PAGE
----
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README

This is a quickie pair of categories on UIAlertView and UIActionSheet which enables you to use blocks to handle the button selection instead of implementing a delegate.

HOW IT WORKS

Using UIAlertView as the main example here, instead of calling the traditional -initWithTitle:message:delegate:cancelButtonTitle:otherButtonTitles: initializer, you call the new initializer: -initWithTitle:message:cancelButtonItem:otherButtonItems:. This works just like the traditional initializer, except instead of using strings for the buttons, it takes instances of RIButtonItem's. This is a class also defined as part of this framework which simply encapsulates the button label and the action block to execute when that button is tapped. The last argument to the initializer is variadic, just like the traditional initializer, so it must be nil terminated.

The action blocks are of type RISimpleAction, which is typedef'd to be a block as follows:

typedef void (^RISimpleAction)();

This is just a simple block which takes no arguments and returns nothing.

The RIButtonItem class also provides a convenience method which returns an autoreleased item called, conveniently enough, +item. If you don't specify an action, the button will still show, but won't do anything when tapped other than dismiss the dialog. This is pretty common with cancel buttons, so another convenience method called +itemWithLabel: allows you to quickly create an item that has no action.

Under the covers, the category takes the button items you pass in, and it stores them as an associated object with the UIAlertView itself. It then initializes a traditional UIAlertView, setting itself as the delegate. When the UIAlertView gets the -alertView:didDismissWithButtonIndex: delegate method called, it pulls out the button items, looks up the one associated with the tapped button, and executes the block associated with that button.

One little bit of weirdness you may be curious about is this: In the initializer, it retains itself. The reason it does this is because the expectation is that you'll basically fire and forget this. I didn't want to have to hold onto an instance variable for this guy or anything, and I wasn't sure if the didDismiss method was called before or after the alertview was removed from the view hierarchy and thus, possibly deallocated. Since the UIAlertView itself is it's own delegate, if it gets deallocated before the didDismiss method is called, it would crash, and we don't want that. By retaining self, we don't need to worry about it. The only concern then is that we have to remember to release self in the delegate method, which we do. If anyone can confirm or deny that this code is required, I'd welcome the discussion. Does retaining self make me feel dirty? Yes. And naughty... oh yeah... so naughty... ;)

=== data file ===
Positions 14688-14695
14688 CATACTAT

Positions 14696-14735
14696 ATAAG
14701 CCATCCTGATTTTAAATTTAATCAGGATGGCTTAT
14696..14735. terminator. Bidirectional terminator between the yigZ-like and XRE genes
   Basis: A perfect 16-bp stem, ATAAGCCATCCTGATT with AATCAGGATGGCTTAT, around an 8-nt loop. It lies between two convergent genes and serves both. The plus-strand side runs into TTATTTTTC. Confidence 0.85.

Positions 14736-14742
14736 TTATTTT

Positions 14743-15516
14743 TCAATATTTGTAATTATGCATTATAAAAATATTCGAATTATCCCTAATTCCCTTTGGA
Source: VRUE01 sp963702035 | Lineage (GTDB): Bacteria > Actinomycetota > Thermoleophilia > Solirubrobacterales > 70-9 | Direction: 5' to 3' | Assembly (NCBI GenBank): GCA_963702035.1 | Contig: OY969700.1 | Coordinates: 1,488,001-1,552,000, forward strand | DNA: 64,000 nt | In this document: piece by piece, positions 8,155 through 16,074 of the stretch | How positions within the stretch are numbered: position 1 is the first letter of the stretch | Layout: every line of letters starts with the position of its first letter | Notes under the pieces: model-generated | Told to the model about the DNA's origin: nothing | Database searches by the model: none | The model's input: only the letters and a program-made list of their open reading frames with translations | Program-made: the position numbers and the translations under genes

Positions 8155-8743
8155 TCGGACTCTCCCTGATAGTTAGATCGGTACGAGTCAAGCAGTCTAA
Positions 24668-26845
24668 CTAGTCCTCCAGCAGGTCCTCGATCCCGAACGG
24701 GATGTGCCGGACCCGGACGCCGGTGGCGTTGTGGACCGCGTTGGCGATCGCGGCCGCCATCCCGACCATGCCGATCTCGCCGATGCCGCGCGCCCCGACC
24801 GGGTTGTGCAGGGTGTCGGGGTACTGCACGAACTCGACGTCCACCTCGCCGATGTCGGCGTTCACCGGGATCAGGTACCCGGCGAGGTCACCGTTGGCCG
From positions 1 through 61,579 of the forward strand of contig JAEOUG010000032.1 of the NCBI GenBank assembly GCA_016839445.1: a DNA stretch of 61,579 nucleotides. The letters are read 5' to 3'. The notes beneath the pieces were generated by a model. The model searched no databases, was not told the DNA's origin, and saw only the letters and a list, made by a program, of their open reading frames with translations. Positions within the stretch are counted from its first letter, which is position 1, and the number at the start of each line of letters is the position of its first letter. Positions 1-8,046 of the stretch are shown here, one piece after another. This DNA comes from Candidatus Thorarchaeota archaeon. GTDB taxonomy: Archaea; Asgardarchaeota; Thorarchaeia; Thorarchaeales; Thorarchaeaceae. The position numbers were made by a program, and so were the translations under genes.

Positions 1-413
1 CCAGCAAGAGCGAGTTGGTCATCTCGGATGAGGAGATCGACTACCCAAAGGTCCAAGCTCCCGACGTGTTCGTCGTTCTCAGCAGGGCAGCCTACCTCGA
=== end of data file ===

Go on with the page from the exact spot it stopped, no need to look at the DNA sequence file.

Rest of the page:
HOW TO USE IT

Typically, you'll create items that represent the buttons and the actions to take when they are tapped. For example imagine a dialog box confirming deletion of an item:

RIButtonItem *cancelItem = [RIButtonItem item];
cancelItem.label = @"No";
cancelItem.action = ^
{
    // this is the code that will be executed when the user taps "No"
    // this is optional... if you leave the action as nil, it won't do anything
    // but here, I'm showing a block just to show that you can use one if you want to.
};

RIButtonItem *deleteItem = [RIButtonItem item];
deleteItem.label = @"Yes";
deleteItem.action = ^
{
    // this is the code that will be executed when the user taps "Yes"
    // delete the object in question...
    [context deleteObject:theObject];
};

The label property on the button items is the text that will be displayed in the button.

Once you've created these, you simply initialize your UIAlertView using the initializer, passing your button items accordingly:

UIAlertView *alertView = [[UIAlertView alloc] initWithTitle:@"Delete This Item?" 
                                                    message:@"Are you sure you want to delete this really important thing?" 
                                           cancelButtonItem:cancelItem 
                                           otherButtonItems:deleteItem, nil];
[alertView show];
[alertView release];

Again, this is designed to be fire and forget, so you initialize it, show it, and release it. It'll take care of cleaning up after itself.

That's it!

The UIActionSheet category works virtually the same as the UIAlertView. Just check out the header for the initializer you need to use. It's very straightforward.

LICENSE

Copyright (C) 2011 by Random Ideas, LLC

Permission is hereby granted, free of charge, to any person obtaining a copy of this software and associated documentation files (the "Software"), to deal in the Software without restriction, including without limitation the rights to use, copy, modify, merge, publish, distribute, sublicense, and/or sell copies of the Software, and to permit persons to whom the Software is furnished to do so, subject to the following conditions:

The above copyright notice and this permission notice shall be included in all copies or substantial portions of the Software.

THE SOFTWARE IS PROVIDED "AS IS", WITHOUT WARRANTY OF ANY KIND, EXPRESS OR IMPLIED, INCLUDING BUT NOT LIMITED TO THE WARRANTIES OF MERCHANTABILITY, FITNESS FOR A PARTICULAR PURPOSE AND NONINFRINGEMENT. IN NO EVENT SHALL THE AUTHORS OR COPYRIGHT HOLDERS BE LIABLE FOR ANY CLAIM, DAMAGES OR OTHER LIABILITY, WHETHER IN AN ACTION OF CONTRACT, TORT OR OTHERWISE, ARISING FROM, OUT OF OR IN CONNECTION WITH THE SOFTWARE OR THE USE OR OTHER DEALINGS IN THE SOFTWARE.

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